A big hug to my sister, Colleen, who recently retired from her longtime position with Viterra and, I hope, will now sit back and smell the roses for awhile—God knows, you deserve it, gal!
And, finally, a sad but fond farewell to a man who often represented the conscience of his nation, Tony Benn. One of my colleagues on LibraryThing posted the following quote, which sums the man up perfectly:
“Ask the powerful five questions:
What power have you got?
Where did you get it from?
In whose interests do you exercise it?
To whom are you accountable?
How can we get rid of you?”
Tony Benn (1925-2014)
But according to the forecast, the temps will hover around -6 or -8 for most of the coming week. Balmy weather, compared to what we’ve been enduring up ’til now. Frankly, I always feel better once the first of March rolls around—I can practically hear the crocuses stirring, even under four feet of packed snow.
A flurry of e-mails and communications after my last post and I guess I should have known better. Even by alluding to my novel-in-progress I was opening a can of worms. Now everybody wants to know details about the plot, genre, etc.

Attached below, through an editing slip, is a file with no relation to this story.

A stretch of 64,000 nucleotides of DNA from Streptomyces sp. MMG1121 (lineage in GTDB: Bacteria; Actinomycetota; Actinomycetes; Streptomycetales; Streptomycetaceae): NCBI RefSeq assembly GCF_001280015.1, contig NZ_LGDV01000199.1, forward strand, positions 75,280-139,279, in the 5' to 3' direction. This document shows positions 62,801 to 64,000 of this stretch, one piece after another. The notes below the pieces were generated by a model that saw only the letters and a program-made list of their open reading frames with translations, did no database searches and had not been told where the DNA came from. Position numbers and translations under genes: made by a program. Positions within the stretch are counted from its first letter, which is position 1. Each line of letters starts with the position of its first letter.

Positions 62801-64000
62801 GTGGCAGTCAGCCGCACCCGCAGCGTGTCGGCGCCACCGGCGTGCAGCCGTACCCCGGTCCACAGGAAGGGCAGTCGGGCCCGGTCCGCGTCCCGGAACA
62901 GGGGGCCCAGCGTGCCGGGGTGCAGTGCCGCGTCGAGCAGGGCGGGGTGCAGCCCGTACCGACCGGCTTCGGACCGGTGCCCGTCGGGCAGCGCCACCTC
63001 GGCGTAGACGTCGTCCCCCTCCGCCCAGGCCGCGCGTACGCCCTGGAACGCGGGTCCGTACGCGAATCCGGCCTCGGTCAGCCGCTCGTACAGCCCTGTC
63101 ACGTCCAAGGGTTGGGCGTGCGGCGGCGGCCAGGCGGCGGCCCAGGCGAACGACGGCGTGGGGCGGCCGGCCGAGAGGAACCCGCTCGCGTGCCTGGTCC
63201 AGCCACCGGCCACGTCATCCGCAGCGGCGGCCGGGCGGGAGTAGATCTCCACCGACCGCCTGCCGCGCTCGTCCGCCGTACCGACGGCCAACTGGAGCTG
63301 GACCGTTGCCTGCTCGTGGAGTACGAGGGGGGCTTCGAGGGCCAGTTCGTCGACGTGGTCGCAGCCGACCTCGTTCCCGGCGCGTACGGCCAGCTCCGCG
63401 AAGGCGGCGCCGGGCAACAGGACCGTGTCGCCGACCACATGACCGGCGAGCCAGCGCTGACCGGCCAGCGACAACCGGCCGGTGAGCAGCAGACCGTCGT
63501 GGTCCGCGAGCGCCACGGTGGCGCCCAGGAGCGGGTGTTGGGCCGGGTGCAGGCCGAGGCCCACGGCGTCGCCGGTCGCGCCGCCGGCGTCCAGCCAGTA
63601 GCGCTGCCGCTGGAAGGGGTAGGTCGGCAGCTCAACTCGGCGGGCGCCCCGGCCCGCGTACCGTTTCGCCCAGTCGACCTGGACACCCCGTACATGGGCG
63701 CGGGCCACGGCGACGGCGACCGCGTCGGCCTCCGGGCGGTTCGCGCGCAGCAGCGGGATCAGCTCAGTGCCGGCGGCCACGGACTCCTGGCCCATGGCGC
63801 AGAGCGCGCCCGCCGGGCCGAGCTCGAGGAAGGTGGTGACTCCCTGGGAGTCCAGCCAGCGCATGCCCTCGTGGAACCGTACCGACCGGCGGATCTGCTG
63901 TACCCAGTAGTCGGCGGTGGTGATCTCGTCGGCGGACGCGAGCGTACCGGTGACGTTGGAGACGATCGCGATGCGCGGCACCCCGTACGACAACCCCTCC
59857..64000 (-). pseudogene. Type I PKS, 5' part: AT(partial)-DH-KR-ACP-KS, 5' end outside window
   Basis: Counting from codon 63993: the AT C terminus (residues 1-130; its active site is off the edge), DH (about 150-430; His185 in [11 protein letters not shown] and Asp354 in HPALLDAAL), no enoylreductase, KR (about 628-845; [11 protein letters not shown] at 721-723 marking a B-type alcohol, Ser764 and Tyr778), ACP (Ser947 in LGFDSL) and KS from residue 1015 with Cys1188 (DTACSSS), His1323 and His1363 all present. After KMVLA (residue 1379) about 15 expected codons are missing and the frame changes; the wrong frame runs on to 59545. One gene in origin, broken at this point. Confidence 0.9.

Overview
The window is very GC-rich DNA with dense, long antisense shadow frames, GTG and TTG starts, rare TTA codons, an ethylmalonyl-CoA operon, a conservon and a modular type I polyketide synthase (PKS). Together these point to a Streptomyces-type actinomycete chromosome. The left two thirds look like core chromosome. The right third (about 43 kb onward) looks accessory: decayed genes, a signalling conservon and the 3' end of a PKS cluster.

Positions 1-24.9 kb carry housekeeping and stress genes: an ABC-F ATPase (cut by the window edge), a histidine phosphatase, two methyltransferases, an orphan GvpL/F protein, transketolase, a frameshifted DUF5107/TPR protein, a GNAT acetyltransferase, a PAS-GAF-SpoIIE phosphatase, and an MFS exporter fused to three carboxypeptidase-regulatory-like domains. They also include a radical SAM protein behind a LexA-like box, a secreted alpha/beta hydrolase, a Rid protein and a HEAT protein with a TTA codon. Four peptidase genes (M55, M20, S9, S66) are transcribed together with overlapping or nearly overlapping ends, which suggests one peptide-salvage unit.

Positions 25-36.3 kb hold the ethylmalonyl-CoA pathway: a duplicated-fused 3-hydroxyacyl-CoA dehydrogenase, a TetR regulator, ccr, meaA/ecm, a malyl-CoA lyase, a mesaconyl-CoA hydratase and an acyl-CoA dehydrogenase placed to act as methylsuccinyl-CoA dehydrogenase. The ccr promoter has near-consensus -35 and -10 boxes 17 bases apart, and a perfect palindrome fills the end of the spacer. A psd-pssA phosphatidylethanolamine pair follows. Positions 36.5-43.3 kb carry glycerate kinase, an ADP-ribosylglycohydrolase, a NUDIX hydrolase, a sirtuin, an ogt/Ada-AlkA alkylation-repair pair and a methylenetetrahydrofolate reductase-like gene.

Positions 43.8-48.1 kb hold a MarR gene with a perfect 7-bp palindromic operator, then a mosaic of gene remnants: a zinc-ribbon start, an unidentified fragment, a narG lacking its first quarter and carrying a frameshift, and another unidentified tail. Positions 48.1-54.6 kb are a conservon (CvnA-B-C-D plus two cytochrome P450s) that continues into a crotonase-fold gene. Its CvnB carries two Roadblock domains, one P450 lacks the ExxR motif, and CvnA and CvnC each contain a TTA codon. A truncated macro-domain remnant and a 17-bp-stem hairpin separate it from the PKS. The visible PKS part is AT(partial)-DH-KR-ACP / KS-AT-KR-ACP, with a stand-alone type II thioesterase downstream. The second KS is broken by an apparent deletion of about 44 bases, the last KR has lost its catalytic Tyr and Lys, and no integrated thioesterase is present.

Now, you folks ought to know me better than that. I know some writers talk about their on-going projects, post excerpts, furnish plot details and teasers, seeking feedback from fans and readers.
How not Cliff.
Kids, not even my wife knows more than the absolute bare bones of my current project. I keep my books, stories, poems under wraps until I’m ready to release them to the world. I want her to be surprised, amazed at my audacity (or, just as likely, dubious of my sanity). I seek no editorial input until a project is very near completion…then I’ll pass it on to Sherron and let her pick at it for errors, oversights or continuity problems. As much as I respect my small cadre of dedicated readers, they have no say in any aspect of my work…nor will I make adjustments to a book or story with the aim of pleasing them (or anyone). I don’t write “Choose Your Own Adventure” books, y’know?